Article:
The level of services can be analyzed in different ways. With 36 libraries and 580 000 inhabitants there is one library per 16 000 inhabitants when there in the sparsely populated Finland is one library per 6000 inhabitants. The total area of the libraries in Helsinki is around 36 000 m2 which means about 62 m2 per 1000 inhabitant. The Ministry of Education recommends 100 m2/ 1000 inhabitant. Helsinki is far away from that goal. On the other hand the politicians in Helsinki have decided that square meters per capita should not increase.
The historical perspective shows some trends in library planning. The boom of the library planning was in 1970´s and 1980´s when city of Helsinki grew very fast. The smaller libraries were very often constructed in the same buildings as schools (in Finland we do not have a school library system.) and some of the bigger libraries in cultural houses among other activities. Two of the libraries are situated next to a university library.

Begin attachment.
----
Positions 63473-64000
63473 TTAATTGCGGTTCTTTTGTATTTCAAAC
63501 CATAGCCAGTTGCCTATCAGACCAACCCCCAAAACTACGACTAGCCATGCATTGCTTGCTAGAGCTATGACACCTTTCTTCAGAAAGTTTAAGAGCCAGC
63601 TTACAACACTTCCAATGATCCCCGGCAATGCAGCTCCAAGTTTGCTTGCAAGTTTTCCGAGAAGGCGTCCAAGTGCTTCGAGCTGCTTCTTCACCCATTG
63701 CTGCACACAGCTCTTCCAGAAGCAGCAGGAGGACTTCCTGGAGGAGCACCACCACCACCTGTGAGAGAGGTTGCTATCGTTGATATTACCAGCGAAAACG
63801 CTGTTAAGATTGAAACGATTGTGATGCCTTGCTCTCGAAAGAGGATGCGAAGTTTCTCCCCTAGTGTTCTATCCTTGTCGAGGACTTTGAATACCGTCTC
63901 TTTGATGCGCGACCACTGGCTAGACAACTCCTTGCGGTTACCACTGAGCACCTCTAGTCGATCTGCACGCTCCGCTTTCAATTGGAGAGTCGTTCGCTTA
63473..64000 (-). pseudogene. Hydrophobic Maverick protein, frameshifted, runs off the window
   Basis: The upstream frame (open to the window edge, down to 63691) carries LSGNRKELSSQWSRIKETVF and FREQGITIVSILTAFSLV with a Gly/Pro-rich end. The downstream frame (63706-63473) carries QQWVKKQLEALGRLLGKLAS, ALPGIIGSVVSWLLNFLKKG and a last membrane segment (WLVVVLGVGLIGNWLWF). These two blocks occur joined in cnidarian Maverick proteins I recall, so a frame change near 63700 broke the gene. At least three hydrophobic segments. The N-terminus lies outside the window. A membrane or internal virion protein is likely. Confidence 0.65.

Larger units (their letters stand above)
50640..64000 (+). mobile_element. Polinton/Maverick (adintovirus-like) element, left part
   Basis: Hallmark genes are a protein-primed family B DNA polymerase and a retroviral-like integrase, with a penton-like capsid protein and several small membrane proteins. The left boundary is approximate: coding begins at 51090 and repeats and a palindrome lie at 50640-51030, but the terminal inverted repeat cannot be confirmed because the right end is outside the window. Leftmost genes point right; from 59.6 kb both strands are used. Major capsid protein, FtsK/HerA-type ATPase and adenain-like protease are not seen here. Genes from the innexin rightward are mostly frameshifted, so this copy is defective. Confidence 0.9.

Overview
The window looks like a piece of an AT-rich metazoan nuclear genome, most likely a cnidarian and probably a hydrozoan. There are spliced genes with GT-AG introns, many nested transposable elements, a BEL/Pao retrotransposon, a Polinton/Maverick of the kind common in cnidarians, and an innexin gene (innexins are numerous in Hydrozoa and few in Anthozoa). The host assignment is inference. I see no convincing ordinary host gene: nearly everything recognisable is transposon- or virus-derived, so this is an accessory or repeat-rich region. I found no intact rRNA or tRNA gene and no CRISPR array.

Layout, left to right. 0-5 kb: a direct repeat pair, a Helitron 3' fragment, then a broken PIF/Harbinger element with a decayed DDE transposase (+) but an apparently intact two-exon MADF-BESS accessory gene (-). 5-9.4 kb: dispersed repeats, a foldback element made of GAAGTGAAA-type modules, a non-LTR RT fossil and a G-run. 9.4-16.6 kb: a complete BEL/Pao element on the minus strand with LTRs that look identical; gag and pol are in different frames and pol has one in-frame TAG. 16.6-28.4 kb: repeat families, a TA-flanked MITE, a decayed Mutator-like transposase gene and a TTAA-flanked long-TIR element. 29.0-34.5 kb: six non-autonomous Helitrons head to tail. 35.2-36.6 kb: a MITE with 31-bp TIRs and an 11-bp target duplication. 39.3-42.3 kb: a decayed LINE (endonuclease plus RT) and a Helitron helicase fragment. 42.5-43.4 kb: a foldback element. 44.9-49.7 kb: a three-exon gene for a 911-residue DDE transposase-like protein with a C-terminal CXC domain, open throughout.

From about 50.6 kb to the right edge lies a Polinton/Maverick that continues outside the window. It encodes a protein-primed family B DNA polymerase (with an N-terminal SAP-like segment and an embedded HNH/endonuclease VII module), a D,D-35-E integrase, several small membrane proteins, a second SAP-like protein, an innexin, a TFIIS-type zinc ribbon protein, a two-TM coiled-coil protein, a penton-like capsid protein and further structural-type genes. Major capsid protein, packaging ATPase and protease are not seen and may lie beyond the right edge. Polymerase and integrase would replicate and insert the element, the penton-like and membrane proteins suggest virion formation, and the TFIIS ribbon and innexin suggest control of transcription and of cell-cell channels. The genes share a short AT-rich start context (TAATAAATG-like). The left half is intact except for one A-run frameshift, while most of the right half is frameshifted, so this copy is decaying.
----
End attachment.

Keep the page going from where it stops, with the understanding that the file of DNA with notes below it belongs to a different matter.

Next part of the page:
The newest libraries represent different special libraries. There are three children´s libraries, one reading room library and one library, Library 10, with music and information technology profile. One of our service points, meetingpoint@lasipalatsi do not have any books but is an information service point concentrated on helping people how to use net services and all kind of new technical devices.
The special matter with Helsinki City Library´s network is that there is not one big main or central library. There is a group of three quite big and busy libraries around the city centre but the new main library which was opened in 1986 and replaced the old main library, Rikhardinkatu library is situated outside the city center. It was planned to support the growing library network and only half of the total area of 7000 m2 is for public. The number of visitors, 300 000 a year, is half of the number Rikhardinkatu Library has.